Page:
Monday unfurled another banner in its Sun One strategy for computer services on demand with the introduction of a platform that it claims will make workflow communications in the corporate sector more efficient, and ultimately, its users more productive.The Santa Clara, Calif.-based company, which recently reopened its corporate offices in Menlo Park, introduced the Sun ONE Collaborative Business Platform at the AIIM 2003enterprise content management event in New York.
The suite of software includes applications for e-mail, calendaring, instant messaging, search, unified messaging, and content management. Sun, looking to lure customers from entrenched platforms such as Microsoft’s Exchange and IBM’s Lotus, envisions a range of employees, partners, customers, students, faculty and citizens using the platform to perform multiple tasks, according to Patrick Dorsey, group manager for Sun One communication products.
The messaging services scale to over 10 million users and allow customers to integrate virus checking and document conversion and provide varying levels of delivery service based upon the identity of the user and a routing service. It also lets users convert e-mail to fax, e-mail to SMS wireless messages, or Word to HTML.
As for calendaring and scheduling, the platform lets users manage schedules, share resources, and schedule events or appointments, as well as access services that can monitor calendar changes, stock price thresholds or auction notifications, then deliver a notification to the relevant application or device. As for content management, the applications let users access unstructured content, such as text files, via search, browse and taxonomy management capabilities.
Dorsey told internetnews.comthe products are piped through a single sign-on, federated portal that makes it easier for the user to access. It also boasts secure remote access and wireless capabilities for traveling workers to tap into from the road via handheld devices.
The software family also includes professional consulting services from Sun and its iForce partners, as well as the new Sun ONE Instant Messaging 6.0 software. Dorsey said the state of New Jersey, with over eight million citizens and thousands of employees and partners, has already endorsed the platform, using its e-mail, calendar, and instant messaging applications.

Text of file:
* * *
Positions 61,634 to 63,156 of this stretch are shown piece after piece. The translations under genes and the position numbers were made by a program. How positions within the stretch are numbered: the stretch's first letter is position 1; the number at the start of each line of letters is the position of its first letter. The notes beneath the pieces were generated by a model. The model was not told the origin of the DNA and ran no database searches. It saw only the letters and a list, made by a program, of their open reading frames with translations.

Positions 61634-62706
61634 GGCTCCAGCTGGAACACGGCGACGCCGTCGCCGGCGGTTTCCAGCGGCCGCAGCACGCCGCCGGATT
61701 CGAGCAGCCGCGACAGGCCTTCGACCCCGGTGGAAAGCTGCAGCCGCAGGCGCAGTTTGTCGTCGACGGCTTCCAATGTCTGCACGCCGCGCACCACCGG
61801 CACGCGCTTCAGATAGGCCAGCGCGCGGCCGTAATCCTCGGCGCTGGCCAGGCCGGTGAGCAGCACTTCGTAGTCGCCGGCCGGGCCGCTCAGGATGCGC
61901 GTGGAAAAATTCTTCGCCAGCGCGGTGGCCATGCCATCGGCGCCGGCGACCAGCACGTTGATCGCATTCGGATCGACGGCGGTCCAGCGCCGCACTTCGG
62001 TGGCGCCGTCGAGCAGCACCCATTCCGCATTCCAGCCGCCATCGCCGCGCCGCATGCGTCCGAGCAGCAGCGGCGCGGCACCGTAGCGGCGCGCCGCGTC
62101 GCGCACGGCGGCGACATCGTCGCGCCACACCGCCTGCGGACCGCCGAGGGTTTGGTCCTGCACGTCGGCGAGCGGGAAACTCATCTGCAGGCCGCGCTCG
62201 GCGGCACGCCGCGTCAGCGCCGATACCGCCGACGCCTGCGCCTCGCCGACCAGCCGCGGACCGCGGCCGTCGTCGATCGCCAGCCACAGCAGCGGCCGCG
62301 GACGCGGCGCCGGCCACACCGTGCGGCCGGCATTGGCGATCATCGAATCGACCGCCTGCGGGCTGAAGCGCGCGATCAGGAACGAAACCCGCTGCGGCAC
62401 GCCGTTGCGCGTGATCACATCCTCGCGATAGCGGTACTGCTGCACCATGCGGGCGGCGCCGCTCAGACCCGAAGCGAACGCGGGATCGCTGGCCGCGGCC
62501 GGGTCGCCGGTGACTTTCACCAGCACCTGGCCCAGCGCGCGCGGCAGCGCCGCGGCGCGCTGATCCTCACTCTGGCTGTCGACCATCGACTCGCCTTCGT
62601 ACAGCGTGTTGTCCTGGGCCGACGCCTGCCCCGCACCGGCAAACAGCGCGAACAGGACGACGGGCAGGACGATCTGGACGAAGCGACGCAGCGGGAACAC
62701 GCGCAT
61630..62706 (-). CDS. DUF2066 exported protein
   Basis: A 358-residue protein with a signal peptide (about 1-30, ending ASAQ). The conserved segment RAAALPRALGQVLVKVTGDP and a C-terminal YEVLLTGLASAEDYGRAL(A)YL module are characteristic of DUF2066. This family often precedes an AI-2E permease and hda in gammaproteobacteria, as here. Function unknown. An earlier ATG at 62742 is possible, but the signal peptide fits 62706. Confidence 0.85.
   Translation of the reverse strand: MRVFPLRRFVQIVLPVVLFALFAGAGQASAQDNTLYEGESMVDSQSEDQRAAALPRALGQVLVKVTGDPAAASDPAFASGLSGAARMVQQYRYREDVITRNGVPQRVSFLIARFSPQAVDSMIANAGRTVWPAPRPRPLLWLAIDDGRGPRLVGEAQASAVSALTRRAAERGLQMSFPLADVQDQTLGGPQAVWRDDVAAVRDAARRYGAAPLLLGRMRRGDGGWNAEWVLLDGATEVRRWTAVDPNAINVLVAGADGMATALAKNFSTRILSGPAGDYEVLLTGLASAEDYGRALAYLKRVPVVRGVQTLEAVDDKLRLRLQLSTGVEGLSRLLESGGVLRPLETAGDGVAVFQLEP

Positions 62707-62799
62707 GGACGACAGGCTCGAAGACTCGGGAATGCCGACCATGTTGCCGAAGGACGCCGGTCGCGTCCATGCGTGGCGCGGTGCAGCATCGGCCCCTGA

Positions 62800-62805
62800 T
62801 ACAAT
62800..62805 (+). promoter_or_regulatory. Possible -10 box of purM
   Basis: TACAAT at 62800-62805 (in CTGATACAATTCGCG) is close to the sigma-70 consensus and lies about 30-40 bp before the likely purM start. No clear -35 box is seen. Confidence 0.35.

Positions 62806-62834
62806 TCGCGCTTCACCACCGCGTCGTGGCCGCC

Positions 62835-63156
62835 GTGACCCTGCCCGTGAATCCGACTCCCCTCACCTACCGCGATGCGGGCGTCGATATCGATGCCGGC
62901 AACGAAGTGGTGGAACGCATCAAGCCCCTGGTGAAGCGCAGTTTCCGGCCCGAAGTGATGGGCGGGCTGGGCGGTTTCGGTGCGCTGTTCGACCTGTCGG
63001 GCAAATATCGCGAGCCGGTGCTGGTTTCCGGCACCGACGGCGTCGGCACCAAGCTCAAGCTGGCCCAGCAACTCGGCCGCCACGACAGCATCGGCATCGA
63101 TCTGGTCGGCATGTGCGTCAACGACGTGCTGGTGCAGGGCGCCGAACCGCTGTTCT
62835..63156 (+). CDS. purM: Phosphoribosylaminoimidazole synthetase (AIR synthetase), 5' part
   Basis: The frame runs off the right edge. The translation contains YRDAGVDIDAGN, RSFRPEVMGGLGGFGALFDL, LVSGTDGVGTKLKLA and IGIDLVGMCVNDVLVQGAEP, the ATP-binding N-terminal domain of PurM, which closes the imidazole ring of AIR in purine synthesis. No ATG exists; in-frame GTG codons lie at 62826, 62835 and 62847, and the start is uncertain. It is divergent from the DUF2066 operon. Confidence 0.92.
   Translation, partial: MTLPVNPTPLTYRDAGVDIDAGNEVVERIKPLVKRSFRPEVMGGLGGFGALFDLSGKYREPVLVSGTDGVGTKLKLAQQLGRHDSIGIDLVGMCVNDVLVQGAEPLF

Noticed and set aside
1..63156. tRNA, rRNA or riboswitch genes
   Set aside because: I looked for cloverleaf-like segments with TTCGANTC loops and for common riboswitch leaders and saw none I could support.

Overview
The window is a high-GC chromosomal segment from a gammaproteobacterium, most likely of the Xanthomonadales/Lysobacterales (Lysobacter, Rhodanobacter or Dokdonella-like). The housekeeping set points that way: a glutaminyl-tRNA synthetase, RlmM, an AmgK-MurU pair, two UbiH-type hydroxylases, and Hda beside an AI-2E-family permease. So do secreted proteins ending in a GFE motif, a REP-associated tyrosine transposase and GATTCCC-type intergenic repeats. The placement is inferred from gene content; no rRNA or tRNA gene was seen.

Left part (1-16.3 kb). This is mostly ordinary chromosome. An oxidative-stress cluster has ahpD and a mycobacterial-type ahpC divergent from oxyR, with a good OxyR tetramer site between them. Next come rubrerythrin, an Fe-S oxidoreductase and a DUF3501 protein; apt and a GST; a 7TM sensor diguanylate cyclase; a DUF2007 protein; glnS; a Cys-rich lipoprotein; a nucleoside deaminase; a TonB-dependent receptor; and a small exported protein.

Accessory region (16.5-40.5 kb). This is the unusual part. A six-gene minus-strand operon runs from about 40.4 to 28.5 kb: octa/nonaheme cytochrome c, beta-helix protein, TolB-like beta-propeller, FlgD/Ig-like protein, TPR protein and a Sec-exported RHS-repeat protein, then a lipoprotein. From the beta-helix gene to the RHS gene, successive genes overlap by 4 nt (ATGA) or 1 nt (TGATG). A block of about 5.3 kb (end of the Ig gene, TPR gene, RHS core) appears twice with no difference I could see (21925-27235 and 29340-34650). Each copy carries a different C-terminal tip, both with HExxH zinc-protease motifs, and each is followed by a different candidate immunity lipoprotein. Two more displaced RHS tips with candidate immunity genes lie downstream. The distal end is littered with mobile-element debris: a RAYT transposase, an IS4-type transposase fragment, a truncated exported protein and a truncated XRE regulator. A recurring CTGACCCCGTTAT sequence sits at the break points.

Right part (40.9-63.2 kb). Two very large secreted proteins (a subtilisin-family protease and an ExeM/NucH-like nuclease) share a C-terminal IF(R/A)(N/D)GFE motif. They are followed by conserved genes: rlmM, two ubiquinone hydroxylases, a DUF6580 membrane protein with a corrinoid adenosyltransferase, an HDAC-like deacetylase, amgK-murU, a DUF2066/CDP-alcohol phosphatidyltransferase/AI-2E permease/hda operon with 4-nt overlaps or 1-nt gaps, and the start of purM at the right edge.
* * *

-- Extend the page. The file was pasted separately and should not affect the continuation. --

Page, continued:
David Ferris, president and analyst of messaging and collaboration research firm Ferris Research, called the suite “impressive and innovative.” Ferris also said the portal boasts strong integration with messaging and collaboration.
“Sun takes the view that collaborative portlets represent an important qualitative advance in the usefulness and effectiveness of a portal,” he said. “Both IBM/Lotus and Microsoft share this view and also offer collaborative portlets.”
Ferris said Sun is gunning for Exchange users in the corporate realm, but noted that this will be challenging.
“Its value propositions in this regard center around offering a more secure and scalable platform, avoiding the need for a big upgrade to Windows 2000 and Active Directory, and TCO savings,” Ferris explained in a research note. “We doubt these messages will persuade many corporations to switch. Nevertheless, Sun has a lot to offer IT organizations that see themselves as service providers to their users. Sun also has a lot to offer organizations in which most employees aren’t office workers, such as retail chains, transportation businesses, and educational establishments. Here, the kiosk- and portal-based approaches, with low provisioning costs, should be attractive.”
Still, he said the company’s messaging and collaboration business is large and profitable.
Available now, pricing for the Sun ONE Collaborative Business Platform varies on customer needs and deployment requirements. Sun ONE Instant Messaging 6.0 begins at $30 per user with a tiered volume discount. The software is cross-platform, running on Solaris, Windows and HP-UX today, with Linux support due by the end of 2003.